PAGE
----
I’ve been so consumed with getting my blog ignited (and readjusting to the return to preschool routine, etc.) that I completely missed the window to tell anyone that I had commenced the reknowned twelve-week course of ‘The Artist’s Way’ - something I have owned for at least a decade, and never gotten past the first week. Though yes, I am yet another writer giving this a go, I do believe there is good reason to work through this journey. As I have written about last week, it has been mostly a recent thing that I’ve pursued my writing in any real depth; that I’ve spent the majority of the last eight years spreading myself between working in exhausting office jobs just to get by, and becoming a parent. It took me to hit some serious lows, to finally stop and question what it is that I’m even passionate about anymore - what lit me up (and from there, of course, I acknowledged how writing has been a constant thread between all of my major life events, and all the mundane, everyday moments in-between). So, with this recent exploration of my writing, it seemed a good fit to borrow the structure of the Artist’s Way to help me through (and, ironically, I also have twelve weeks until the summer holiday break). For this period, I’m aiming at writing my weekly round-up of the course and sharing it here, in the hope that it may help other writers or creatives feeling stuck, to see my own journey uncovered. To add an extra spin on this, I’ve also chosen to work through the more nature-themed (and perhaps less well-known) version of TAW, via my copy of ‘Walking in This World’ - which is a sequel. To touch on that lightly here, in addition to the two main artist’s ‘tools’ of this course (’The Artist’s Date’ and ‘The Morning Pages’), there is also an ‘Artist’s Walk’ - which helps me not only to work though my writing process, but also my anxiety around walking (both of these two things, being what I am most drawn to develop in my life currently).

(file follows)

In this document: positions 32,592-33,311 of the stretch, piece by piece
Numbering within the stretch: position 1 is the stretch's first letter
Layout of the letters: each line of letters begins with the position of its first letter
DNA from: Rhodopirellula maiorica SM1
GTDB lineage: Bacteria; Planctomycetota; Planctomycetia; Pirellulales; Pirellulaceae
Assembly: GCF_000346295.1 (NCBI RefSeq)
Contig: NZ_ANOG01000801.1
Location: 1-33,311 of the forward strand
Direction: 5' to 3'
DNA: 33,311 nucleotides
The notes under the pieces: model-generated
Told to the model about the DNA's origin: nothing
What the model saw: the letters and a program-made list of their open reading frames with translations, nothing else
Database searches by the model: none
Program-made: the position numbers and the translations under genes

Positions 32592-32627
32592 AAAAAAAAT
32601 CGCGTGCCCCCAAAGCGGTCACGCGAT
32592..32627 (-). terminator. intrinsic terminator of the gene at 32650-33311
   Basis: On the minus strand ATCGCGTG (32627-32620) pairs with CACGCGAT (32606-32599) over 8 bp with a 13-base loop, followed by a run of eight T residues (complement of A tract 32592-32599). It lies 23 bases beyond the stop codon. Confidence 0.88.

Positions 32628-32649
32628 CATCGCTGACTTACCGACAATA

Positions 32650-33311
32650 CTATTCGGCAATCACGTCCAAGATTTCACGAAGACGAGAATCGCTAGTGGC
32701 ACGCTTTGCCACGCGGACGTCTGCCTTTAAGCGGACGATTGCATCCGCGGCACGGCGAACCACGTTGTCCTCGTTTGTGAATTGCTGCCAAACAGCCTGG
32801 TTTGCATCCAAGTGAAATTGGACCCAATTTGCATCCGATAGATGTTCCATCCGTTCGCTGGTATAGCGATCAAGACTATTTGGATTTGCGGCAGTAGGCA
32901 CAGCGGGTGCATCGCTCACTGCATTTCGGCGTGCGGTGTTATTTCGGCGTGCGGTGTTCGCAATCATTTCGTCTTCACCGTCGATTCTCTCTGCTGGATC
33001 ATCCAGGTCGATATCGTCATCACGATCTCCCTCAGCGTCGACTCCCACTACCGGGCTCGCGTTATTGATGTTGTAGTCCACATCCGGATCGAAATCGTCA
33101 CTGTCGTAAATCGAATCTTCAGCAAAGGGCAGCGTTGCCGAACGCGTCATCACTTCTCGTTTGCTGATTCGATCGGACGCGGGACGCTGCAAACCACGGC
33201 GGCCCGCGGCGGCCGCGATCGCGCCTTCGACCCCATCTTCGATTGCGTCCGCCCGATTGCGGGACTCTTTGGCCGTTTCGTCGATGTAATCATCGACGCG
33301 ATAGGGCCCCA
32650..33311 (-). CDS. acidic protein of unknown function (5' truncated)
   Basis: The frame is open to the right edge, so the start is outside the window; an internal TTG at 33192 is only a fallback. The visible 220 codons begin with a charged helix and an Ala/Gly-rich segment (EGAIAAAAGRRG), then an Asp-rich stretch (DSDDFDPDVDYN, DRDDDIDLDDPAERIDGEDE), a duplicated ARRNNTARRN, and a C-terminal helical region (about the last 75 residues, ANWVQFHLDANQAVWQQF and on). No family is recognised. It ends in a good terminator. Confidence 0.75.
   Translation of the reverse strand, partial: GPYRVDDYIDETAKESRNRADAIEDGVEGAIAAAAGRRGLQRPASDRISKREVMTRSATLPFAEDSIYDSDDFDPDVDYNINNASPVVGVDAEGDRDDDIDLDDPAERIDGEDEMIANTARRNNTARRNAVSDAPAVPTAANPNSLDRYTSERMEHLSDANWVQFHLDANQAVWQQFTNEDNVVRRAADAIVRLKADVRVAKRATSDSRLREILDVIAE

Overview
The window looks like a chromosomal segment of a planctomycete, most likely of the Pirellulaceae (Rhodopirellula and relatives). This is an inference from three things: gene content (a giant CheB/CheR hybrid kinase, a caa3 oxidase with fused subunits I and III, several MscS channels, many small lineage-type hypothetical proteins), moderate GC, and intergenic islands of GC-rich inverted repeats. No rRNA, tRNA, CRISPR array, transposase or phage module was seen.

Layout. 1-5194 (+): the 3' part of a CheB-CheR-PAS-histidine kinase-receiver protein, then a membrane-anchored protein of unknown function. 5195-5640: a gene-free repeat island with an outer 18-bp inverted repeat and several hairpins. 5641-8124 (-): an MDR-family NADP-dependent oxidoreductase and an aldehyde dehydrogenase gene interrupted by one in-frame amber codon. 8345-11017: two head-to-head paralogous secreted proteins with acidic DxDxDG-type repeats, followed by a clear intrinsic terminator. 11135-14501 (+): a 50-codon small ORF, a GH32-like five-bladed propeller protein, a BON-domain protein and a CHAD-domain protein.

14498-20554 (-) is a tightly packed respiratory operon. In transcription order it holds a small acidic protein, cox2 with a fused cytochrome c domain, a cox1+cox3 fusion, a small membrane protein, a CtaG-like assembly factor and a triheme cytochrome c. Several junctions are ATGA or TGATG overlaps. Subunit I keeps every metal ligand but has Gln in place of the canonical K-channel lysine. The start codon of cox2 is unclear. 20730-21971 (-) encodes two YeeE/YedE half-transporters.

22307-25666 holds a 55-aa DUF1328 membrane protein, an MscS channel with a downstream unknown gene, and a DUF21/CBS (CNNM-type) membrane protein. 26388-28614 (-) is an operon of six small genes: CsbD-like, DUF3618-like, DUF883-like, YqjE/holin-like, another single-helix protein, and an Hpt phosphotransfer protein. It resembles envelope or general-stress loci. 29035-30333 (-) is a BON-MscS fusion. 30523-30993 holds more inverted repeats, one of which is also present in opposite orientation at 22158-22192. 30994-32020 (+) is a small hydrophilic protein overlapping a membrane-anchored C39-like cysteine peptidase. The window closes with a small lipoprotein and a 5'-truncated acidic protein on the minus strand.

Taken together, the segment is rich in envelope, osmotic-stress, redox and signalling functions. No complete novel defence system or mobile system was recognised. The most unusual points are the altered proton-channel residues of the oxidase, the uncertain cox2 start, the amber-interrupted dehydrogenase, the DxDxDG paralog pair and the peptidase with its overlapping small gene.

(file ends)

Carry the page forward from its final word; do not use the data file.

I started Week One with my Artist’s Walk, which was actually a spontaneous walk rather than a planned one (one I am eager to compare, over this course) - which I wrote about here. It was so enlivening, to walk a (mostly urban) route with a new friend - to get to know someone at the same time as learning the local streets and environment better. This dual-journey was a perfect reflection of my dive into this dual-course (writing and walking), and one that opened new opportunities by way of meeting someone who wanted to walk again - something I had been missing in terms of helping me build my confidence in my own solo journeys - companionship, or community (a theme you will see, weaving its way through almost all of my writing - something so important to me). I note that Julia Cameron states to take a twenty-minute walk, and I found this a really good initiation, and pressure-reliever - to know that during weeks that I may be more time-constrained, or generally battling with lethargy or anxiety, I need only walk for ten minutes from my door, and then walk the same amount back home again. Often, when I walk through the initial resistance to walking alone, I can settle into more comfortability (I actually spent most of the lockdown last year developing this, to then collapse to the confines of more restrictions and a particularly cold, long winter). My walk this week was probably at least twice that suggestion in time, and I think around an hour is my ‘sweet spot’ right now in terms of overcoming my nerves and relaxing into a rhythm, pace, and my surroundings - meeting nature and opening myself to the gift of so many sights, sounds, smells, etc.